While no one can argue WOLF is a welcome break from the confines of the traditional classroom setting, how effective is it from an academic perspective? According to Dyle, the school continues to see high marks from all its students in both classroom and statewide assessment tests. Students really develop a passion for learning, she says. But it is the intangibles such as improved self-confidence, teamwork, and an increased understanding of the environment that really set the program apart.

For former student Brock Metcalf, WOLF taught him things he never would have dreamed of learning in his previous school.  A self-avowed animal lover, he discovered creatures he never knew existed and got to handle rescued animals such as a barn owl he skillfully displayed during a recent tour. His most valuable takeaway: be respectful. An important lesson continually reinforced throughout the program, both inside and outside the classroom.

Patrick Kerr is the Region VII Director of Communications and Outreach in the U.S. Department of Education’s Kansas City office.

A Behind-the-Scenes Look at Why Teachers Succeed in the Classroom

Teacher and students

Teacher Deborah Apple leads her 11th-grade physiology class at San Francisco’s Wallenberg High School in an activity illustrating how rewards can affect behavior.

What inspires teachers, and how do they inspire students? ED’s regional officers found some common threads as they shadowed educators from coast to coast to celebrate Teacher Appreciation Week. From a teacher who found her calling while volunteering in Peru to the National Teachers Hall of Fame honoree who uses music to communicate difficult science concepts, the variety of teachers they met spanned all styles and subjects. All of the teachers, however, were united by their passion for their work and dedication to getting the best out of their students. Highlights are below:

  • Thirty-year teaching veteran, Linda Krikorian of Milford, Mass., always finds something positive about the most challenging students: “I try not to leave anyone out; if not, the students fall through the cracks, and as a teacher you never want that to happen.”

    teacher and students

    Paula Williams, Early Learning Teacher at Sheltering Arms Early Learning Center in Atlanta, reviews sight words with her students.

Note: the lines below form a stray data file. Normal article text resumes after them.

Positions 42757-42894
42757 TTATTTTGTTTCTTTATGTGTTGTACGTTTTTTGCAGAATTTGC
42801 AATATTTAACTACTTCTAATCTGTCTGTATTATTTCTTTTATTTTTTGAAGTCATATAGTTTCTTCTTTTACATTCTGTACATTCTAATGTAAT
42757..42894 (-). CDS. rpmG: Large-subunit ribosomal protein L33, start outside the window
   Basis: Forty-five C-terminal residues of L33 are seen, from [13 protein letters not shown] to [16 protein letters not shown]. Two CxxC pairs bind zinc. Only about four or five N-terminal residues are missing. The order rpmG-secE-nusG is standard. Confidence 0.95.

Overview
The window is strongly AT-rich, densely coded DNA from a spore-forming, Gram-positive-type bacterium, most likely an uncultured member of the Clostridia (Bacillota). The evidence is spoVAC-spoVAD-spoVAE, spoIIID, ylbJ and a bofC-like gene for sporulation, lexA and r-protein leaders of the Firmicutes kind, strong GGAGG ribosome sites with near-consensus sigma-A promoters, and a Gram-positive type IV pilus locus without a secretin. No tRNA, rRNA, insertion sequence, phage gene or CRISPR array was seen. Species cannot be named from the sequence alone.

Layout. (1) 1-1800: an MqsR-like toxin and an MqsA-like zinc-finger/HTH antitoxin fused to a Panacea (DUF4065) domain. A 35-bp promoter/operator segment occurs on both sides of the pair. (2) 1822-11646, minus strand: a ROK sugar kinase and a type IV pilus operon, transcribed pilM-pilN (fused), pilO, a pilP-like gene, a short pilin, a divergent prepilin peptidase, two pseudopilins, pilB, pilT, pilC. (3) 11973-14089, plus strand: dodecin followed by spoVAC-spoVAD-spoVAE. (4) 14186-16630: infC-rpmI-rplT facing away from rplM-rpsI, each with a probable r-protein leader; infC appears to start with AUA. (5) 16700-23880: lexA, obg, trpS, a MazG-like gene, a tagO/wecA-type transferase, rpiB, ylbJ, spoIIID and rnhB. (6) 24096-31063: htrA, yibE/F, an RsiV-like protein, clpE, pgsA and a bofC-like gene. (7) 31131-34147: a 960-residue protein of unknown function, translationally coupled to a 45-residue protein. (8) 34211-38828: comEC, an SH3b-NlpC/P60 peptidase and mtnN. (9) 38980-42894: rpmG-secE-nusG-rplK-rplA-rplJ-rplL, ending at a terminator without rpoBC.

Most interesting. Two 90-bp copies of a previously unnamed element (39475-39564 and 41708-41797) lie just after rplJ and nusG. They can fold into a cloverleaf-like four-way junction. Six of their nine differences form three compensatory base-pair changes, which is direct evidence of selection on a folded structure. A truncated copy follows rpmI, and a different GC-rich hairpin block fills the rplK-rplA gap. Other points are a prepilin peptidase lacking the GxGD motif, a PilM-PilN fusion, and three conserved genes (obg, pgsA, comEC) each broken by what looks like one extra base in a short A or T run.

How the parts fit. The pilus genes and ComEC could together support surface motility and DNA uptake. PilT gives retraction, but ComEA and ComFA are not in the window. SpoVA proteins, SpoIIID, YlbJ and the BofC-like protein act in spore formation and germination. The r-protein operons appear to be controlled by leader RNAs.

• Bradley Ashley, Technology Coordinator at NYC Lab School for Collaborative Studies, empowers his students to learn on their own: “I’m not very creative, but the kids are and I get the opportunity to show them ways to be creative. Like the teacher that can’t draw but provides the pen and paper.”
  • Breanna Ratkevic, George B. Fine Elementary School, Pennsauken, N.J., credits a trip to Peru in which she volunteered with children as the reason she pursued the teaching profession: “This experience was so rewarding that I wanted to continue my desire to make a difference in the world.”
  • Ninety-nine percent of Ella Davis’ students at Arabia Mountain High School in Lithonia, Ga., passed the Georgia High School Graduation Test. The school was also one of the first-ever U.S. Department of Education Green Ribbon Schools.
  • Rachel Jones, 8th grade Science teacher at Brooks Middle School in Bolingbrook, Ill., realized she wanted to be a teacher after 9/11: “That tragedy caused me to take a look at my life and when I did I was not happy and wanted to do something more meaningful.”
  • National Teachers Hall of Fame honoree, Beth Vernon of Blue Springs, Mo., has dedicated her career to finding the best possible medium to make classrooms more “brain compatible” in all STEM subjects.
  • A team of hand-selected teachers in a brand new school, and a leader with deep community roots coupled with the structure of the STRIVE Preparatory Schools adds up to success for children of color living in poverty at Denver’s STRIVE  Prep SMART Academy.  “Our work does not belong to us,” said school director Antonio Vigil, “it belongs to our students and their families